We all have it. None of us are immune.
Somewhere along the windy, bumpy course of our lives, we began to believe it. The lie of our lives. Some of us have one big one – a pervasive one, one that dogs us every day, one that, if we continue to feed it the power it so desperately craves, tries to overtake us heart, mind, soul, and spirit. Some of us have many—little lies that we’ve told ourselves that, because of repetition and time, we’ve come to believe as factual. For some of us, our entire narrative about ourselves is defined by the lies we’ve told ourselves about ourselves.
For me, mine is that I am inherently unlovable, and so I must pour myself out like water on a budding flower to get the love in my life to bloom. That I cannot bloom from sunlight and rain and the natural flow of life alone. I must pour myself out daily and give and give and give in order to receive. Because me on my own? I’m not enough.
If you met me, you’d never guess this is how I feel about myself. I’m as upbeat as they come, positive, always quick with a smile and a laugh. From the outside, I look as though I love myself. My hair is done, my clothes are pressed, my nails are done by professionals, and my makeup is never absent. But self-care is not self-love. Don’t ever confuse the two. The outside might appear one way while the inside tells a different story.
That lie was implanted in me as a little girl, and it’s a narrative I’ve believed my entire life until very, very recently. As an adult, I can comprehend the truth of the situation, whereas me as a child simply could not.
But the lie persisted. Once the lie sinks its teeth in you, it takes nearly superhuman effort for it to lessen its toxic grip.
It led me to adopt perfectionism as a way to earn love. Maybe if I’m senior class president, I’ll be loved. Maybe if I’m Homecoming Queen, I’ll be loved. Maybe if I make good grades and go to church every Sunday and am the nicest girl in school, I’ll be loved. And while those achievements were great, they never filled me up. They never answered that burning question: Am I lovable now? Am I enough now? The answer would always be “No, not yet. Keep trying.” I never got mad, I never disagreed, and I was only a fraction of myself—the “good girl”—because I thought if the world really saw me for me, they’d despise me. My boyfriend would leave. My friends would leave. I was myself, but inauthentically, a shadow of my fullness. I became obsessed with others’ happiness and comfort and, because I deep down inside didn’t believe in my own enoughness, I craved affirmation and validation like a drug. But like any substance, the highest high of becoming a Homecoming Queen or falling in love or whatever other honor or accolade or acceptance from another it was this week would fade, and I’d be left alone in my room with myself, searching for my next hit, because it was never enough. I was never enough.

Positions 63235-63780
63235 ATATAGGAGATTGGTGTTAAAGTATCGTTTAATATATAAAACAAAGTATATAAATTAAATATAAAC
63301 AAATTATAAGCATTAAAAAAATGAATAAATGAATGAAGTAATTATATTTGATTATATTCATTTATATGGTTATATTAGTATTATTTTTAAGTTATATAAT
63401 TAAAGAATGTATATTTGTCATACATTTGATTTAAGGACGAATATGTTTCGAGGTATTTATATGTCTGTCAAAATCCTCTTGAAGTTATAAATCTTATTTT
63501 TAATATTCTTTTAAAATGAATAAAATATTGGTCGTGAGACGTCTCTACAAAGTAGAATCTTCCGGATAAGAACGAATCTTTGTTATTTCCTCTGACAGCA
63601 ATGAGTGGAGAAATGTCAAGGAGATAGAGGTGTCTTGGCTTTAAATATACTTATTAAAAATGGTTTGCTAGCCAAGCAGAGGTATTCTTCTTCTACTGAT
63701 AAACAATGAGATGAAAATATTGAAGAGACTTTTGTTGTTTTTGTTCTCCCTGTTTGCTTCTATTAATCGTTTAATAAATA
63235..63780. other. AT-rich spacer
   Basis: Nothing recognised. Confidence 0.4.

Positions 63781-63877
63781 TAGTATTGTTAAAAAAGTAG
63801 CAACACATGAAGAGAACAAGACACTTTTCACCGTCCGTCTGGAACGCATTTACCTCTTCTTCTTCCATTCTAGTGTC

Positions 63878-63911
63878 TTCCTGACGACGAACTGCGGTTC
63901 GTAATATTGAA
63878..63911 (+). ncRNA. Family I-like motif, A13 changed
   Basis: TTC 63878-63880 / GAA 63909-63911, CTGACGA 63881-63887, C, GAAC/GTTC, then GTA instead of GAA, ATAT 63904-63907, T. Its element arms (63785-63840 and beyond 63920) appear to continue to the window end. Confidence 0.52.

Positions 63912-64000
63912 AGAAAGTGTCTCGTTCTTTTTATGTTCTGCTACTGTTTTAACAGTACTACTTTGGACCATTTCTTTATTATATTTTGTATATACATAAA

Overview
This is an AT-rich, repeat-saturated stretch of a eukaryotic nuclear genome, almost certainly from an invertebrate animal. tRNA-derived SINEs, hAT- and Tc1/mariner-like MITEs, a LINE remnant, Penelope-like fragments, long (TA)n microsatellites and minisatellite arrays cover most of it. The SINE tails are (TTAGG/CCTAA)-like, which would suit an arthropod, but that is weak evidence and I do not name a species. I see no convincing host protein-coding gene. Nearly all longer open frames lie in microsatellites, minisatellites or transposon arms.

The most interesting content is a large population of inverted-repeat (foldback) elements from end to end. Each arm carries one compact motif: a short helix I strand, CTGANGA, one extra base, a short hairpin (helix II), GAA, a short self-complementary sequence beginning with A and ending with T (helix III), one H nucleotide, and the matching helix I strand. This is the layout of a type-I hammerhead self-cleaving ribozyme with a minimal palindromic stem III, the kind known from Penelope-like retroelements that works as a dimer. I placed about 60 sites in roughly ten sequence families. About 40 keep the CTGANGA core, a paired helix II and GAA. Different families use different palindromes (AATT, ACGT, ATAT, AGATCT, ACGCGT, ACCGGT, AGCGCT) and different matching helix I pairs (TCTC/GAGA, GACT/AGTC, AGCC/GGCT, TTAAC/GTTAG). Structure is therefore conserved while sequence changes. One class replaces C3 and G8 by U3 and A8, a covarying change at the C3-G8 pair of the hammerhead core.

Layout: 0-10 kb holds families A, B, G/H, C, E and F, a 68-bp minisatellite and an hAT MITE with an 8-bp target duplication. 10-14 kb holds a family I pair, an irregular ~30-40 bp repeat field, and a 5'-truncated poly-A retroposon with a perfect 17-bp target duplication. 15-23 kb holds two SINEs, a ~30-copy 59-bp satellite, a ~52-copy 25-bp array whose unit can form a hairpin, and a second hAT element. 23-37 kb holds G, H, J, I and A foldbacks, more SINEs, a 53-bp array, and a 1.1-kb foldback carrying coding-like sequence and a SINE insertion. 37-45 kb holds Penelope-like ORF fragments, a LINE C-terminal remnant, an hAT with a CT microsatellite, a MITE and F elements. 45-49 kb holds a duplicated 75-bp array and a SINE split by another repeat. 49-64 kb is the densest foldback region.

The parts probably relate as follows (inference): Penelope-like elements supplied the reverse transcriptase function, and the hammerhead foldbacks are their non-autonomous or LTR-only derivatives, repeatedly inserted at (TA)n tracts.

I looked at my achievements as signposts to keep working towards, mile markers in the journey to keep me focused on earning my acceptance in the world. Successful high school career? Check. Successful college career? Check. Successful graduate school career? Check. Successful actual career? Check. But all of it never filled that void or filled that hole. Maybe temporarily, but never permanently.